- Expectation for dance through to the end of Key Stage 3
- Outdoor Adventurous Activities (OAA) in Key Stages 2-4
PE Programmes of Study
In September 2013 the Department of Education published our statutory programmes of study and attainment targets for primary and secondary (key stages 1-4) here. The overall purpose and four aims are the same across all key stages:
Purpose of study
A high-quality physical education curriculum inspires all pupils to succeed and excel in competitive sport and other physically demanding activities. It should provide opportunities for pupils to become physically confident in a way which supports their health and fitness. Opportunities to compete in sport and other activities build character and help to embed values such as fairness and respect.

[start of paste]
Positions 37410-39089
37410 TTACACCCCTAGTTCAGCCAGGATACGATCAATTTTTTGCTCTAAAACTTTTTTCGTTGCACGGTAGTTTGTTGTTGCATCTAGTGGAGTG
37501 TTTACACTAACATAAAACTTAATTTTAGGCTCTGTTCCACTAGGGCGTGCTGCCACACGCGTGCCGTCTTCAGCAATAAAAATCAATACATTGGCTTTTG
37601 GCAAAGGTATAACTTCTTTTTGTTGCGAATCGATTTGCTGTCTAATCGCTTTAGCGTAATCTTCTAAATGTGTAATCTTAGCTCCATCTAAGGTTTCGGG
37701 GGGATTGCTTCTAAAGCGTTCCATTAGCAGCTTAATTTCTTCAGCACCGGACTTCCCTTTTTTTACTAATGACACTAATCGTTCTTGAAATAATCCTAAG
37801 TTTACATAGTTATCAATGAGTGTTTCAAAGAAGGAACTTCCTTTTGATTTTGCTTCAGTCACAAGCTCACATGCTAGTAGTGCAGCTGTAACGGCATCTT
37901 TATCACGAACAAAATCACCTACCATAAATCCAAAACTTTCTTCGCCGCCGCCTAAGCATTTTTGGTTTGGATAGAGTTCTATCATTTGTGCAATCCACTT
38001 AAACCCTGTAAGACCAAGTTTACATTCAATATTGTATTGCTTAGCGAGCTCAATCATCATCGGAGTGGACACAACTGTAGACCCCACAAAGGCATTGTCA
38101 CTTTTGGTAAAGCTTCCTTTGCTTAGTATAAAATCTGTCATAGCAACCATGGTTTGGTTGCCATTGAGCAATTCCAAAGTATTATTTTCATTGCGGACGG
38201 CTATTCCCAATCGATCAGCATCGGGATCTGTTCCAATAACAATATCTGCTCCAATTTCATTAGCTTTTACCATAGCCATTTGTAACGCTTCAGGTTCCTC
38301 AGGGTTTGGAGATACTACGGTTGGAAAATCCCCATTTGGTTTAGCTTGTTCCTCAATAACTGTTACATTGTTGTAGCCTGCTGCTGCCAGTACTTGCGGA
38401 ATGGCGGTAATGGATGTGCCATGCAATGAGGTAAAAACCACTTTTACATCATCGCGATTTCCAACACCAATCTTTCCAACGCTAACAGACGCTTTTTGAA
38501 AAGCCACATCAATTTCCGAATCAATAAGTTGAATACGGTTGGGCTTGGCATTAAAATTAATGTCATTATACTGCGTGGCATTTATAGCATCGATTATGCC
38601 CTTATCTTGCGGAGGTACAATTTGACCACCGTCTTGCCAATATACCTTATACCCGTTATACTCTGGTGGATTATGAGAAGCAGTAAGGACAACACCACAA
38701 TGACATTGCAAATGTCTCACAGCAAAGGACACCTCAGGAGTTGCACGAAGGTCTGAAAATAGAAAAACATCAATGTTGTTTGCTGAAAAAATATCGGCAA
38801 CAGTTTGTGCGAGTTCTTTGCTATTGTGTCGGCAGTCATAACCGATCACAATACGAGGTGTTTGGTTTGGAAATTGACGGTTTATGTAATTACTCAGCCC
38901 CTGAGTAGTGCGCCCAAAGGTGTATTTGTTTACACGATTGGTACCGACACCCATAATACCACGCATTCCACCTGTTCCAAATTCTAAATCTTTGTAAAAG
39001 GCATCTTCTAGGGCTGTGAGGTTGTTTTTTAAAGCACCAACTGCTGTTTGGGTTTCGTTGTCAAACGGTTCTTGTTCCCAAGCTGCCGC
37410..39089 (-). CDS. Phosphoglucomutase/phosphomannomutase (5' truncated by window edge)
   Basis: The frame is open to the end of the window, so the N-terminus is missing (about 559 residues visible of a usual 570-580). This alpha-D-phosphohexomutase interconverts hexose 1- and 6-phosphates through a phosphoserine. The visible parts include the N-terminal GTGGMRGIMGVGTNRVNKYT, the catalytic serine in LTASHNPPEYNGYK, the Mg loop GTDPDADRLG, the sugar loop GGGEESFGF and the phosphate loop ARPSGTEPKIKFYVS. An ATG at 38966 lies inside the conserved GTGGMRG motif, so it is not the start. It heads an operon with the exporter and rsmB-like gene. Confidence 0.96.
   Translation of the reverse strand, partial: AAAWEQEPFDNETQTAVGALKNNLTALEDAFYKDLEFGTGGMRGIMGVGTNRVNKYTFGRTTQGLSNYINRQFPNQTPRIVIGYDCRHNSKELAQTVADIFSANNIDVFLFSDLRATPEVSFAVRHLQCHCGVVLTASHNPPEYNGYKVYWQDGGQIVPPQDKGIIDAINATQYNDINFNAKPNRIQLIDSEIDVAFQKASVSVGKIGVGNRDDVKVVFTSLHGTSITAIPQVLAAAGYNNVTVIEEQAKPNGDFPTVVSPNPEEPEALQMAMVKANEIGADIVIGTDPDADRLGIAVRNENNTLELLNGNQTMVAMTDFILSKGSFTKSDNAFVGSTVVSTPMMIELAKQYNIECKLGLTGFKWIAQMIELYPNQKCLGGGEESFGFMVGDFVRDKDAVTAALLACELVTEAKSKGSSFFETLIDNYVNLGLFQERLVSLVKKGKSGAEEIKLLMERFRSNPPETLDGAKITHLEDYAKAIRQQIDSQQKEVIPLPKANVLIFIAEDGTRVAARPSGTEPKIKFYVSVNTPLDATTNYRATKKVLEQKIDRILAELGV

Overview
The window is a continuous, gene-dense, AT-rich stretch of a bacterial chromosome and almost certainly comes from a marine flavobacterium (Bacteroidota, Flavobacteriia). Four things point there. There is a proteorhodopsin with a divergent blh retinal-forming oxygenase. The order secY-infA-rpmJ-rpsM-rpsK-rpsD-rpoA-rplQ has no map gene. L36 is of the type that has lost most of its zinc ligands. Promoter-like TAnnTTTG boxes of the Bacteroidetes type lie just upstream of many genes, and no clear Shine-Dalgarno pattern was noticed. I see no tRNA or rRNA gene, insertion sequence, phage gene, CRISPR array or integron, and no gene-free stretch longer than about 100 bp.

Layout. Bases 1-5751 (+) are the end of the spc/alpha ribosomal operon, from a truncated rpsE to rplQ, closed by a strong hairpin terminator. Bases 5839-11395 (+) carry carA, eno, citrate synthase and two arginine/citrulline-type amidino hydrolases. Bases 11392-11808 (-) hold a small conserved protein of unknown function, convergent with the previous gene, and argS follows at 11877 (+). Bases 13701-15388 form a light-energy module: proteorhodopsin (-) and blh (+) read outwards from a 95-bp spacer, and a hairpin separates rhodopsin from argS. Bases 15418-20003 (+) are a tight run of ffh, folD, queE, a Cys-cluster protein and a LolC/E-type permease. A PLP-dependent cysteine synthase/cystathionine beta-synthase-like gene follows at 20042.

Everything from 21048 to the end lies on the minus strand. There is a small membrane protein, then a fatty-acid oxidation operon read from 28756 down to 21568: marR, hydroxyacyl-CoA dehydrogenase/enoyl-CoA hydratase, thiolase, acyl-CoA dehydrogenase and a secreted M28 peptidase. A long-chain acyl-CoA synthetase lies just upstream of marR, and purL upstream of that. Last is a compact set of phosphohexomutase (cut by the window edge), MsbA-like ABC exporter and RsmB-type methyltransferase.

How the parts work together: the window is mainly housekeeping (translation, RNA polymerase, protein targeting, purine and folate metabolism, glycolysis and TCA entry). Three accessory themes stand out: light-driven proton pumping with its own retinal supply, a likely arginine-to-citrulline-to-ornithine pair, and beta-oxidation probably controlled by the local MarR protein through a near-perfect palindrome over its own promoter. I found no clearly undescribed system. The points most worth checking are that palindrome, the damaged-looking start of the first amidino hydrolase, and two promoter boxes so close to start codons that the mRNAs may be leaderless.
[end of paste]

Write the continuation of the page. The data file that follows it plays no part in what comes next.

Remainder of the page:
Source: DfE National curriculum in England: physical education programmes of study (2013)
- develop competence to excel in a broad range of physical activities
- are physically active for sustained periods of time
- engage in competitive sports and activities
- lead healthy, active lives
In addition to this, there is a brief breakdown of subject content expected within each of the key stages with the following general focus:
- Key Stage 1 – increased competence and confidence across a broad range of activities due to improved fundamental movement skills via opportunities to compete, co-operate and face challenges.
- Key Stage 2 – increased linking and sequencing of skills to enable pupils to enjoy communicating, collaborating and competing with each other as well as evaluating performance. By the end of Key Stage 2 all pupils should also be able to swim 25 metres, use a range of strokes and be water safe.